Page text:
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Iraq - Ain't But One Way Out Baby

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Elmore James' blues classic begins,

Ain't but one way out baby,
and lord I just can't go out the door.
Cause there's a man down there,
might be your man I don't know.

The US is trapped in Iraq. According to George Bush there's only one way out, through the front door doing whatever it takes to "win."

Lord you got me trapped woman,
up on the second floor;
If I get by this time
I won't be trapped no more.

To understand how we came to be trapped "up on the second floor," it's informative to consider the three American views of Iraq. Polls tells us that 34 percent of the electorate, mostly Republicans, think things are just dandy in Iraq. They expect that we'll eventually win if we hang tough. The 66 percent who disagree have two explanations for how we got here. Many feel that the invasion of Iraq might have been a good idea at least they are willing to give President Bush the benefit of the doubt but the occupation was terribly bungled and now there is no way for us to prevail. The remainder feels that the White House is filled with nincompoops who can't manage their way out of a paper bag. They always felt that the invasion of Iraq would result in disaster.

These three perspectives translate into three visions of how we get out of Iraq. The one-third of the electorate who has total confidence in Bush feels that we should stay the course; they want to go out the front door. The remainder shares the sentiment in the song,

Lord, I'm foolish to be here in the first place"
Ain't no way in the world,
I'm going out that front door
Cause there's a man down there,
might be your man I don't know.

Some in the "occupation has been bungled" group buy the President's claim that we'll be able to leave once the Iraqi security forces are trained although they are rapidly losing confidence that this is going to happen. The last group wants us to get out at the earliest possible moment; they see Iraq as a sinking ship that is threatening to take our security down with it.

The question that looms before Americans is how are we going to get out of Iraq? Will we go out the front door, as Dubya insists? Or will we find another way; "raise your window baby, so I can ease out soft and slow?" That's the question that will dominate the Congressional elections in November.

In the months ahead, GOP stalwarts will argue that President Bush and his cronies are doing a fine job protecting America. They'll defend the Administration's "fight them there, not here" policy and gloss over compelling evidence that our homeland security is a joke. They'll take the position, "gotta go out the front door, baby."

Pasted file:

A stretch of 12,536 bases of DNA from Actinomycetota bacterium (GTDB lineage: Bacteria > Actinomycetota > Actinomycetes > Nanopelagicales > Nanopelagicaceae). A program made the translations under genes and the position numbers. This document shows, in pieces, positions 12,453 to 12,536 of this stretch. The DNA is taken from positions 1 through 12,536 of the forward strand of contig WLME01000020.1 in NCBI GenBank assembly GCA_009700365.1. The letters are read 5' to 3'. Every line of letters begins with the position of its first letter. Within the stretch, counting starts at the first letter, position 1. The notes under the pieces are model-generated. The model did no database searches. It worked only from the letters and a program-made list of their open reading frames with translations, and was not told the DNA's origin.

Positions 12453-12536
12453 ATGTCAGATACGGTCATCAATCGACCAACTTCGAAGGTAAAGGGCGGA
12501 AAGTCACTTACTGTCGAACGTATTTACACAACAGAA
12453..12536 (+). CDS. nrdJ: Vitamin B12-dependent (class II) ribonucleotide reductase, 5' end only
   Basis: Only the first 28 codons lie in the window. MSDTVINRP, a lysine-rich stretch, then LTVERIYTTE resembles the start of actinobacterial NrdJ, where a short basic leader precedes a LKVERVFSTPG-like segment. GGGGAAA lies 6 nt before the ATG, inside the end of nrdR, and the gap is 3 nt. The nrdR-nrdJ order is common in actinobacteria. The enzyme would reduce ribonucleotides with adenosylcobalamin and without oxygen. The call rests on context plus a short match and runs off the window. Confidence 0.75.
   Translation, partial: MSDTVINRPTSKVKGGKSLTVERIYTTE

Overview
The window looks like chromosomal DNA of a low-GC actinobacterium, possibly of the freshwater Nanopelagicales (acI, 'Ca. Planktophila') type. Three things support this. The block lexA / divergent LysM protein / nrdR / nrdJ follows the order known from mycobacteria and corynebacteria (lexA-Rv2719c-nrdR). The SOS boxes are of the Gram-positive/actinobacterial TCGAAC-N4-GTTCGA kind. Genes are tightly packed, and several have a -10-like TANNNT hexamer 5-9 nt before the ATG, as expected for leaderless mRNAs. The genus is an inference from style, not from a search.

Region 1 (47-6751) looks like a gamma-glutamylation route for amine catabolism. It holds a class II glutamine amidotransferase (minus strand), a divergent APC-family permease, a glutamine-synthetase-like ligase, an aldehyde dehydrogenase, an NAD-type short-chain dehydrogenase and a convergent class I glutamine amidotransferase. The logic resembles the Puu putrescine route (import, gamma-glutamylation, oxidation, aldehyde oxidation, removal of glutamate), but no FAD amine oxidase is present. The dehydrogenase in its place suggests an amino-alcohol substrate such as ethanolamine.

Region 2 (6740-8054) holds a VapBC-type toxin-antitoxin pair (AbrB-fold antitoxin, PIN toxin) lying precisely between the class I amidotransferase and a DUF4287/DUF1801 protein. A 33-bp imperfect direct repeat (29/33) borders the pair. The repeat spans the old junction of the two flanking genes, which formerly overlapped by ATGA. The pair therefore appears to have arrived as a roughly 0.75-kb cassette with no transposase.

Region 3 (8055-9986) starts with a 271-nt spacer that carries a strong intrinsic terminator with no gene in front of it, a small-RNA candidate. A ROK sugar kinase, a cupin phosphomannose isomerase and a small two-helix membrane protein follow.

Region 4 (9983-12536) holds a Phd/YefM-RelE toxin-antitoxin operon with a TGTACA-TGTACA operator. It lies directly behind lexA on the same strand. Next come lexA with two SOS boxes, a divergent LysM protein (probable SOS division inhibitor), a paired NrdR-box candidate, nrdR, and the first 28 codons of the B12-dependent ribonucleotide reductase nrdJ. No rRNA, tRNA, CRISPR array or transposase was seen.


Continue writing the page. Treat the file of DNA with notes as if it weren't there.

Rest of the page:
Those of us who have lost confidence in the Administration, who have long believed that the war in Iraq was a ghastly mistake and see daily revelations as more evidence that the Administration has lost its marbles, will push for a rapid withdrawal. "Open the window, I'm outta here."

The question is how will voters in "the occupation has been bungled" segment vote? Will they continue to support Republican or Democratic Representatives or Senators who parrot the Administration stance? Or will they change horses, vote for challengers who demand a real plan for withdrawal?

From here it appears that voters are disenchanted with more than Presidential policies in Iraq. Recent polls indicate a rising tide of negative feeling about Dubya, a new awareness that he and his cronies haven't merely made mistakes; they have been asleep at the wheel of the good ship USA. The March 8 Gallup Polls show that 44 percent of Americans "strongly disapprove" of the job Bush is doing; the lowest presidential ratings since those of Dick Nixon. More and more voters appear to have made the judgement that Iraq, Katrina, and other incidents aren't aberrations. They're part of a pattern of incompetence.

Given this trend, the best stance for Democratic Congressional candidates is to take a clear stance against the war in Iraq and demonstrate their competence with a realistic plan for withdrawal. From this perspective, any Democrat Hillary Clinton and Rahm Emanuel who equivocates about Iraq, is doing a disservice to the Party.

Like the blues song suggests, there's just one reasonable way out of Iraq. And that way ain't through the front door further immersion in a civil war, which is liable to go on for years and years. That way is out the window, baby.
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Bob Burnett is a Berkeley writer. In a previous life he was one of the executive founders of Cisco Systems.
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